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SEC Committee to Get a Makeover Due to Dodd-Frank

Melissa Klein Aguilar | September 13, 2010

The committee created to provide the Securities and Exchange Commission with input on investor concerns is getting a makeover of sorts, courtesy of the Dodd-Frank Act.

The existing SEC Investor Advisory Committee, created in June 2009, is being disbanded and will be constituted to meet the requirements under the reform law, according to a report in the Sept. 10 edition of Global Proxy Watch.

SEC spokesman John Nester confirms that between now and Oct. 1 the existing committee, led by AARP Financial President Richard Hisey and TIAA-CREF head of corporate governance Hye-Won Choi, and its subcommittees, are winding up their work.

"They will be memorializing the state of their work as of that date in a report which will be shared with the new statutory committee that we hope to announce next month, Nester says."We very much appreciate the efforts over the past year of the current committee and its members, which will provide a strong foundation for the new committee to build upon."

The reason is apparently some differences between the existing committee and the committee as mandated under Section 911 of the law. For example, members of new IAC must be approved by all five SEC commissioners, rather than named by the chair, and the scope of the committee under the law is far broader than the mission of the current group, says IAC member Stephen Davis, executive director of Yale University's Millstein Center for Corporate Governance & Performance, and a Compliance Week columnist.

"The current IAC was established to serve as a sounding board on items within the SEC's jurisdiction, while the Dodd-Frank Act's description of the mission of new IAC is far broader," says Davis.

For instance, the Act instructs the IAC to advise and consult with the Commission on: "(i) regulatory priorities of the Commission; (ii) issues relating to the regulation of securities products, trading strategies, and fee structures, and the effectiveness of disclosure; (iii) initiatives to protect investor interest; and (iv) initiatives to promote investor confidence and the integrity of the securities marketplace" and to submit to the Commission "such findings and recommendations as the Committee determines are appropriate, including recommendations for proposed legislative changes."

Since the appointing process is different, it remains to be seen how many of the 16 existing IAC memberswill be part of the new version. Hisey couldn't immediately be reached for comment. Davis expects "some continuity" between the old committee and new one, and says he would continue to serve on the new IAC if asked. However, at least one current IAC member won't be part of the reconstituted committee. Mark Latham, director of Proxy Democracy and founder of VoterMedia.org, won't put his name forward as a candidate for the new IAC.

"I tend to specialize in just a few areas of the SEC's broad regulatory mandate, and once I have submitted my personal comments on their recent proxy concept release, I will have contributed the bulk of what I have to offer," Latham wrote in an email. "There is still plenty of work for the new IAC to do on proxy voting, but I am confident that there are more suitable candidates than I to help with that."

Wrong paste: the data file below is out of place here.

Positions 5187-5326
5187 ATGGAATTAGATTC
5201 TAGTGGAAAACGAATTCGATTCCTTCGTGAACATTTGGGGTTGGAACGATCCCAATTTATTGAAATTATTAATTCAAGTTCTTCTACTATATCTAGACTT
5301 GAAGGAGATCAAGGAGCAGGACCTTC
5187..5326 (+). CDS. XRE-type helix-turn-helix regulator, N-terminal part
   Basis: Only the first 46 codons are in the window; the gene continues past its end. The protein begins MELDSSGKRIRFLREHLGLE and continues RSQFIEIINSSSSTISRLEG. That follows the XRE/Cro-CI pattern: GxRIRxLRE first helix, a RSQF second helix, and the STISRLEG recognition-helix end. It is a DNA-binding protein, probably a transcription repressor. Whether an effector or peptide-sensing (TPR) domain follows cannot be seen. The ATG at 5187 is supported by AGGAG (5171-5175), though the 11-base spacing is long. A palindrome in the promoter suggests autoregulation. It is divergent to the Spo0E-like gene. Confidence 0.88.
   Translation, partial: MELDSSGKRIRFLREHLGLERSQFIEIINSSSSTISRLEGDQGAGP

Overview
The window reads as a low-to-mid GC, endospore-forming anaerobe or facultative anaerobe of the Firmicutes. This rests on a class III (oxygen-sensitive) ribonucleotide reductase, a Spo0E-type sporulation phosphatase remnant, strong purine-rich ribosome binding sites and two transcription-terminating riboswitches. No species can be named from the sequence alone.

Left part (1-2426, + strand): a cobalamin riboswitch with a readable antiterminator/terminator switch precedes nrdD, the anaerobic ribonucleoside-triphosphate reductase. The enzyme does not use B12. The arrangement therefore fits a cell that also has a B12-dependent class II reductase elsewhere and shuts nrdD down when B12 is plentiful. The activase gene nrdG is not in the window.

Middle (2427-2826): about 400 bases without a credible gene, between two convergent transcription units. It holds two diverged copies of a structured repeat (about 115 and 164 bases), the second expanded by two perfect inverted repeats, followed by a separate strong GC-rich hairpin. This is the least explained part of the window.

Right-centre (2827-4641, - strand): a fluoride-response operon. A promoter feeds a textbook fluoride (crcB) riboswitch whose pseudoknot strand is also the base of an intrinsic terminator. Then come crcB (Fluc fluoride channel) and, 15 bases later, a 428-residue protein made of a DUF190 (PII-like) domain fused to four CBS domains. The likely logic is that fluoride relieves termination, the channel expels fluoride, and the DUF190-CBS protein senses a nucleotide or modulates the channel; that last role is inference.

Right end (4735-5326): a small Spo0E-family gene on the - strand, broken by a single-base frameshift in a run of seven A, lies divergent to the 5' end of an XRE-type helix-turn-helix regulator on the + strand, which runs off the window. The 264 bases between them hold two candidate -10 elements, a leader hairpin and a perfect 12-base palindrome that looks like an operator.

Davis's subcommittee just recently approved two resolutions by unanimous vote. One calls for the SEC to encourage majority voting for directors elections at all U.S. public companies. Language mandating majority voting, which requires a director to gain a majority of votes cast to take a seat on the board, was included in the Senate version of financial regulation reform bill, but was omitted in the final law. At most companies, a plurality standard, under which a director could be elected by receiving just one affirmative vote, is still the default.

The second recommendation asks the SEC to identify internal resources to track sustainability reporting issues. Davis says the issue of "what companies ought to be reporting on environmental, social and governance issues is very much up in the air."

"Whatever position you take on the reporting question, it's an issue that's rising to top of markets around the world, as companies in many jurisdictions are required to report far more than they're accustomed to," he says. "We think the SEC ought to have eyes on this topic."

The SEC has already implemented one of the current IAC's recommendations. Earlier this year, the group called for the SEC staff to issue interpretive guidance on Regulation Fair Disclosure, in response to a concern that some companies were using the rule, which bars executives from selectively disclosing material non-public information, as an excuse to avoid talking with investors. The SEC issued that guidance in a June 4 Compliance and Disclosure Interpretation.

A second recommendation, aimed at making proxy voting more transparent, asks the staff to study the cost/benefit of requiring that the data in the DEF 14A proxy statement, N-PX filings for mutual fund proxy votes, and shareholder voting results reported in Form 8-K be "tagged" using a data-reporting language such as XBRL. The SEC is seeking comment on those issues as part of its proxy plumbing concept release out for comment until Oct. 20.